Dismiss Notice
Join Physics Forums Today!
The friendliest, high quality science and math community on the planet! Everyone who loves science is here!

Philosophical theory of determinism

  1. Jul 19, 2006 #1
    My knowledge of physics is plebian so please bare with me. I have been thinking about the philosophical theory of determinism lately, and I am trying to discover the scientific thoughts behind the matter.

    In fact, I found that Einstein was worried by Quantum Physics and the presence of seemingly indetermined events. However, to my knowledge, these events are not proven to be indetermined - or are not necessarily irreconcilable within Chaos Theory?

    Moving on, however, I have a question I am wondering if someone can answer. Does probability exist or is it a way to predict when variables cannot be determined? For instance, if the exact environmental circumstances were the same (angle, texture, weather, everything), and you flipped a coin, would you get the same result every time? I am inclined to say yes, but I am not knowledable in the area.

    Thanks
     
  2. jcsd
  3. Jul 19, 2006 #2
    How much of the environment were you proposing to duplicate ?

    There is a relationship between determinism and locality...
     
  4. Jul 19, 2006 #3
    Theoretically, all of it. Time, place, area.
     
  5. Jul 20, 2006 #4
    The correct answer is that nobody knows for certain - because the experiment (replicating the precise antecedent conditions) is impossible in the real world. This lies at the heart of (a) chaos theory and (b) Hesienberg's Uncertainty Principle.

    Both (a) and (b) act to render it impossible to perfectly replicate any real-world experiment (we can of course replicate artificial world experiments that we already know to be deterministic and based on integer values rather than real values, such as those based on Conway's game of Life).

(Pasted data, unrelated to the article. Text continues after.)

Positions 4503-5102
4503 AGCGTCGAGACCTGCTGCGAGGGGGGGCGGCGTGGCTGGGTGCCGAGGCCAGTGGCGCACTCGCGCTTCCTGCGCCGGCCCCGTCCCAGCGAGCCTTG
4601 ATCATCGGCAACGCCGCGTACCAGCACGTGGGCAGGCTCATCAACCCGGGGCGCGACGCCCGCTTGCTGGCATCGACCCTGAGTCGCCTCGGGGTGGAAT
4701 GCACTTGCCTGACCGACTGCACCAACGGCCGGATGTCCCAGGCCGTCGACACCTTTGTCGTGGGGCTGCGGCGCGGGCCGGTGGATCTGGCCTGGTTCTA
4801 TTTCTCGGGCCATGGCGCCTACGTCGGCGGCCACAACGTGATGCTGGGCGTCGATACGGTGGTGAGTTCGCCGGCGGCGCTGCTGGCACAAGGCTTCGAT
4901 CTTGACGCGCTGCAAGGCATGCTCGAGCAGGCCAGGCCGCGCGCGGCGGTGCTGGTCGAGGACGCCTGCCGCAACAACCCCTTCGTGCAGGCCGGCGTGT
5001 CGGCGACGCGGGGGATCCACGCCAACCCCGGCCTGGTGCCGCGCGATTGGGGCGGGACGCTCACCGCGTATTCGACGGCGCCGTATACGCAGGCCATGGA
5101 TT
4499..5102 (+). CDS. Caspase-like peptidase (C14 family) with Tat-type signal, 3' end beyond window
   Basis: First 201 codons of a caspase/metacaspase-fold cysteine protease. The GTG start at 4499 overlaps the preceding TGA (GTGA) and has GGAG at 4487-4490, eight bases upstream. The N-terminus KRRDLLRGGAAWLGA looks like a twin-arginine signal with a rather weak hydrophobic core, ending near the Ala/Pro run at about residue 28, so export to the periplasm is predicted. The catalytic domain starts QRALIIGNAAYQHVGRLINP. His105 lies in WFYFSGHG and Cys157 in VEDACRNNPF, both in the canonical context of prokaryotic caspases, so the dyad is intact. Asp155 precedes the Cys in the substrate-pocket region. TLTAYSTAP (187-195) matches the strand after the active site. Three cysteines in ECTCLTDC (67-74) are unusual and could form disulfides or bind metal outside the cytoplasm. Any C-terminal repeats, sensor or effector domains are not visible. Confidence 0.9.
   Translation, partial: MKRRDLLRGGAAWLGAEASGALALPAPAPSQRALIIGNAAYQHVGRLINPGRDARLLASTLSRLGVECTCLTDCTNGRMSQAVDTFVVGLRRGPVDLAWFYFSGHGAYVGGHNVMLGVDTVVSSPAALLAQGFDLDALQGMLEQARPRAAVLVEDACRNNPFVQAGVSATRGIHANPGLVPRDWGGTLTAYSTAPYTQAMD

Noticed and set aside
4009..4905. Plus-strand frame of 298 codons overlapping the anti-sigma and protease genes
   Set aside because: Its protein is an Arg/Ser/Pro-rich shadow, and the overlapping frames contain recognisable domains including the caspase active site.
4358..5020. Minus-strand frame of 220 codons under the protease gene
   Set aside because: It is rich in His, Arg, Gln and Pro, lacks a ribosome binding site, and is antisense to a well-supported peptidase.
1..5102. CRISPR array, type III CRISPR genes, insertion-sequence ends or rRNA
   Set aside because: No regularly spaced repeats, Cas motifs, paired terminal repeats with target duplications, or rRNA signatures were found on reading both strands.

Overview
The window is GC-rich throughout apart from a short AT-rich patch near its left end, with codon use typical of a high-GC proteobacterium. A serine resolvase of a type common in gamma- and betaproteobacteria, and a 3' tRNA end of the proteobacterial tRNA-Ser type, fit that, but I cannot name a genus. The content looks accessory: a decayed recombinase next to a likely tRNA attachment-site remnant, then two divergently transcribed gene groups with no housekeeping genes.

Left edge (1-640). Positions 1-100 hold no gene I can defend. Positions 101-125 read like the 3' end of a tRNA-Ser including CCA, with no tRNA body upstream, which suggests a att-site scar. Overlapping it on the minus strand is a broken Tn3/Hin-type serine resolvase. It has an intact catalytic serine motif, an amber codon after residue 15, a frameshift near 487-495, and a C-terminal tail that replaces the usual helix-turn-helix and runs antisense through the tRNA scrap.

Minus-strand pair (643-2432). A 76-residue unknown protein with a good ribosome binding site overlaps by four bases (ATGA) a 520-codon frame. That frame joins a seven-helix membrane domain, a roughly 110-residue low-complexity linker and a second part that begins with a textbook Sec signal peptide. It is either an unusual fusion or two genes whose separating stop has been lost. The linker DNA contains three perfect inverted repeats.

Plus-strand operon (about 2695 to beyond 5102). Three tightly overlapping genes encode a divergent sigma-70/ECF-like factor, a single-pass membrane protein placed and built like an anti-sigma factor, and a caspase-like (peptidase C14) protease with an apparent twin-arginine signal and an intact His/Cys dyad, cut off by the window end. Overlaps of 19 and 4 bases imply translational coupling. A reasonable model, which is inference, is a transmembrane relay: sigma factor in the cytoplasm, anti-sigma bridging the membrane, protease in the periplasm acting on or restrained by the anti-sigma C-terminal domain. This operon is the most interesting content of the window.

Having said that - I am inclined to agree with you when you say you are inclined to say yes. I believe determinism is true - which means that if one could perfectly replicate the antecedent conditions, then we have no rational reason (under a deterministic account) to suppose that the outcome would be any different.

    Best Regards
     
    Last edited: Jul 20, 2006
  6. Jul 20, 2006 #5
    Apart from the Aspect experiment....

    (And if locality is true, you *can* duplicate the prior conditions)
     
  7. Jul 23, 2006 #6
    the HUP prevents one from perfectly duplicating prior conditions - our knowledge of those prior conditions is limited in precision - thus any duplication would be no more than an approximation, within the precision allowed by the HUP

    Best Regards
     
Know someone interested in this topic? Share this thread via Reddit, Google+, Twitter, or Facebook

Have something to add?



Similar Discussions: Philosophical theory of determinism
  1. Jobs for Philosopher? (Replies: 80)

  2. Philosophical Poems (Replies: 4)

  3. Favorite Philosopher (Replies: 36)

Loading...